- local food definitions
- characteristics of local food suppliers
- demand for local food from consumers and institutions
- government programs and policies affecting local food systems
- and existing research on the benefits of local food systems.
As acknowledged in the first section of the report, “local” is difficult to define; because of this, the report tends to uses direct-to-consumer and direct-to-institution markets as a proxy for measuring and evaluating the market for local food.
Much of the report covers well-trodden ground; it outlines the growth of direct markets for local food citing evidence like the growth in farmers markets and CSA programs; it describes the typical suppliers of local food: small, located in metro areas, generally selling produce, and often engaged in other entrepreneurial activities such as agritourism, value-added products, or alternative energy production.
The section on “Barriers to Market Entry and Expansion” begins to move the conversation beyond the traditional focus on direct markets to the challenges to scaling up local food. The report highlights farmer capacity for marketing activities and quality assurance, supply chain infrastructure like storage facilities or processing plants, recordkeeping, and regulatory uncertainties as some of the major barriers to increasing supply to match market demand.
The section on programs and policy outlines some federal, state and local level policies that might impact markets for local food, but does not include a deep analysis of these policies to-date and does not include analysis of policies that might hinder the development of local food systems.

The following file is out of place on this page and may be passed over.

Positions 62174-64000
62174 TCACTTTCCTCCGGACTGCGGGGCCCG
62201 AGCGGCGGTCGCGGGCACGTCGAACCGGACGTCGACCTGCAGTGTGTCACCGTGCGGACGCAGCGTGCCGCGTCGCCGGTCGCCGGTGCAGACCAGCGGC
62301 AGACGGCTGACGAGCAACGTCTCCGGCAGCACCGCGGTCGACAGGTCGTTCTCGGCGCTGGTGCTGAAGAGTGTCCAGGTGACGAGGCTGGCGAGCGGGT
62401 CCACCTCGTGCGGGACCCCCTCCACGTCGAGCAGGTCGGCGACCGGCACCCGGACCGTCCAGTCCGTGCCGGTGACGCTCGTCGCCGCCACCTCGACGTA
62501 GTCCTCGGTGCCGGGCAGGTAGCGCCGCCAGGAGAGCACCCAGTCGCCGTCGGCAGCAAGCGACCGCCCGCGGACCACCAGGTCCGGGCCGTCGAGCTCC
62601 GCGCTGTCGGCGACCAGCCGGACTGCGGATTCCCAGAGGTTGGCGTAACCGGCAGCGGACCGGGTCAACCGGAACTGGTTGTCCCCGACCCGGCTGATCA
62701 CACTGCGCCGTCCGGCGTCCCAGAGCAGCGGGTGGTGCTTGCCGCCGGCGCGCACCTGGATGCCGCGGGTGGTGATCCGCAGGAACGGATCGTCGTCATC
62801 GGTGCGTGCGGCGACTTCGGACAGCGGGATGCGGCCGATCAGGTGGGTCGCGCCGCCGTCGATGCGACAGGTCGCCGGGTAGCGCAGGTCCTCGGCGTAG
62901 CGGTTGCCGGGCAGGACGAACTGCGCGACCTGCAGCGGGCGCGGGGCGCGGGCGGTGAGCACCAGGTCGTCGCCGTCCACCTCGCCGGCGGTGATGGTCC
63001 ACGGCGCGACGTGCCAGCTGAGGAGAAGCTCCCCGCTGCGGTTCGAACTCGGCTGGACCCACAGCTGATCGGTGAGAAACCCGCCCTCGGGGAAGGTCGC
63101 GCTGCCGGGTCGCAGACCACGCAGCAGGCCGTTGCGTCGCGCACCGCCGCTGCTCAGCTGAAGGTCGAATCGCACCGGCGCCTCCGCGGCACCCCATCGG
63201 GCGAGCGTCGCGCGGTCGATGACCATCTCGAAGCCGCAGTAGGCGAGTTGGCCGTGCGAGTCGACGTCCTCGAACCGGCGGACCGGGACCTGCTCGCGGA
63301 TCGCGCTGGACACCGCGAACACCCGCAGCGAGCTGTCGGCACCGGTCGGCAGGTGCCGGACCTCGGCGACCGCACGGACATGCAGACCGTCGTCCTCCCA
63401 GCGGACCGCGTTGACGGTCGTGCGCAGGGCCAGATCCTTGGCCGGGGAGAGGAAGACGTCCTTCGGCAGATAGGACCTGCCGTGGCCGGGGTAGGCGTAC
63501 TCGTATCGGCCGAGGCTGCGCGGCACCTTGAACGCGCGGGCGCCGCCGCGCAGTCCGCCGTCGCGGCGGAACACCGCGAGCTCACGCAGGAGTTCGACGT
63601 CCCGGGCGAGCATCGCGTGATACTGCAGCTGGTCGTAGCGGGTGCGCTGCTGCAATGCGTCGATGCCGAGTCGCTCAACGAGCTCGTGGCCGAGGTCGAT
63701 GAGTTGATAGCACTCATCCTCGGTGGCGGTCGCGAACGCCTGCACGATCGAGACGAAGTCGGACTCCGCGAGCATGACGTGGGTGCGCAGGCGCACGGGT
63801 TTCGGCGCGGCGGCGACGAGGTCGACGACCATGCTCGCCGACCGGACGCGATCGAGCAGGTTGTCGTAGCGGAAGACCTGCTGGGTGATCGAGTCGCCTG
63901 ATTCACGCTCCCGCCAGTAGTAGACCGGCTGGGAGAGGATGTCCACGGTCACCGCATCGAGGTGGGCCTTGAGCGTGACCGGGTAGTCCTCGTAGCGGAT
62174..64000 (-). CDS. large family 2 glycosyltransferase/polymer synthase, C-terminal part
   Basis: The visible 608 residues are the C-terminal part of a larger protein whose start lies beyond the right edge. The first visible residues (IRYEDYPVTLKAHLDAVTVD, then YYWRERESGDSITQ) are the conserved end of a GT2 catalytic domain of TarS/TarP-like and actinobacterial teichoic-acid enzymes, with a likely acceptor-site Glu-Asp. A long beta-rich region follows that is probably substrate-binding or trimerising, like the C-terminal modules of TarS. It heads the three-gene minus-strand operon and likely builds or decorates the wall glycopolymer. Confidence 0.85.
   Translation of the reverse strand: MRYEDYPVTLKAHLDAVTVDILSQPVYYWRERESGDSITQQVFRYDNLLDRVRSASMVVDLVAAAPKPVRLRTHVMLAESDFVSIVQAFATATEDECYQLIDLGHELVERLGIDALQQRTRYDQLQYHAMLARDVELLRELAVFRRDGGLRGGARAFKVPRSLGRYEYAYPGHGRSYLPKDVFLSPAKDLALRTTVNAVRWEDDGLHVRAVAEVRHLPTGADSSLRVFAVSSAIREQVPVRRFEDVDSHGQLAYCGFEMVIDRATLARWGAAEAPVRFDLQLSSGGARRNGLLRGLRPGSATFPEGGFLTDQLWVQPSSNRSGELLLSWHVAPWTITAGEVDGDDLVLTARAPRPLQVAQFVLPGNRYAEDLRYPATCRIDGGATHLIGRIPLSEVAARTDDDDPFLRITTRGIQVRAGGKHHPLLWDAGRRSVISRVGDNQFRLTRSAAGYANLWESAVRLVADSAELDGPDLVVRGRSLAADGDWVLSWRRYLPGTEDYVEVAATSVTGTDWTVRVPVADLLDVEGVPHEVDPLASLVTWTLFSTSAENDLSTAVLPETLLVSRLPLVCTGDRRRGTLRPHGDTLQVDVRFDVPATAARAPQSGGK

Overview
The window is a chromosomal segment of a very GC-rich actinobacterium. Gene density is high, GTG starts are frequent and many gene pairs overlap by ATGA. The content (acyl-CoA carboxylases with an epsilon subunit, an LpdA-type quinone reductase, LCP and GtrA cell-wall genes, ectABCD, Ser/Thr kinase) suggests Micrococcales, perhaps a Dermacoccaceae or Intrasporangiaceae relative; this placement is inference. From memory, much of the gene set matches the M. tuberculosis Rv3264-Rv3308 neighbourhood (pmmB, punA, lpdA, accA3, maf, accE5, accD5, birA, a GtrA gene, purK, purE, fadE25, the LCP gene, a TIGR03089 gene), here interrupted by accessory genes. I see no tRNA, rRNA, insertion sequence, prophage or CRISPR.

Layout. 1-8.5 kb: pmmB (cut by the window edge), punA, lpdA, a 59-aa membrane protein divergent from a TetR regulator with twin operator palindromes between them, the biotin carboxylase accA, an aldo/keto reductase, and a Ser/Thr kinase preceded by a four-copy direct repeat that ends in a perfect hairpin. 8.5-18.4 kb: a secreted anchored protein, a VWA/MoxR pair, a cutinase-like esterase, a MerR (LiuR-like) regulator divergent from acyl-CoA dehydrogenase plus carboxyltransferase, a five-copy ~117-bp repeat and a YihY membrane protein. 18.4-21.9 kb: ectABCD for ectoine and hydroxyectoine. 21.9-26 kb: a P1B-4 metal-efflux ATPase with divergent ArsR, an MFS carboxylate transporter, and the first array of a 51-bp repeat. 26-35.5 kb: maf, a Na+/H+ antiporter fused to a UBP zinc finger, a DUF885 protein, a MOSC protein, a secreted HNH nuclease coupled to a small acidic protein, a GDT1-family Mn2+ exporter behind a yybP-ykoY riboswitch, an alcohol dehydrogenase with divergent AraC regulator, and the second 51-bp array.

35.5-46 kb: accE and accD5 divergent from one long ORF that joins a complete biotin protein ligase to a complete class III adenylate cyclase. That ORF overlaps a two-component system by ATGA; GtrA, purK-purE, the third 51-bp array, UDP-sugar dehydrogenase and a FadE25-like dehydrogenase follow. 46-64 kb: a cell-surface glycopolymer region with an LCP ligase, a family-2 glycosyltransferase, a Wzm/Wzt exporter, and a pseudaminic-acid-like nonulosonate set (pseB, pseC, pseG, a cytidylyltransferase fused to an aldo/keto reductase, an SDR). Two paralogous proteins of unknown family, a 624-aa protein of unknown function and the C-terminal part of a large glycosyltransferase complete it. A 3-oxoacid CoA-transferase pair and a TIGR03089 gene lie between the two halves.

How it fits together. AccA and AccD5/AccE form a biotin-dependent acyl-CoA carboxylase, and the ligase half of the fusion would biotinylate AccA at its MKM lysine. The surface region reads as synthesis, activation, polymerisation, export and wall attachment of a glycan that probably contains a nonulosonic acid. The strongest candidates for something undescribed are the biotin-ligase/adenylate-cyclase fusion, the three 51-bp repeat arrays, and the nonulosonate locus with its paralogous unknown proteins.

The final section of the report reviews existing research on the benefits of local food systems in the four main areas of economic development, health and nutrition benefits, food security, and effects on energy use and greenhouse gas emissions. It also mentions that local food systems have the potential to generate a number of public benefits beyond the four areas identified, including in the area of food safety.
In general, ERS concludes, there are a number of gaps in the research on the effects of local food systems; for example, research on the economic benefits of local food often doesn’t take into account the cost of substituting local products for the alternative. The effects of local food systems could also be “difficult to discern” because of their proportionally small share of the national food market.
The report ends with a call for further investigation: more research on these topics will “help to determine situations when supporting local foods can support policy goals.”
NSAC continues to work on policy to support the development of local and regional food systems. Click here to access our Guide to USDA funding for Local and Regional Food Systems.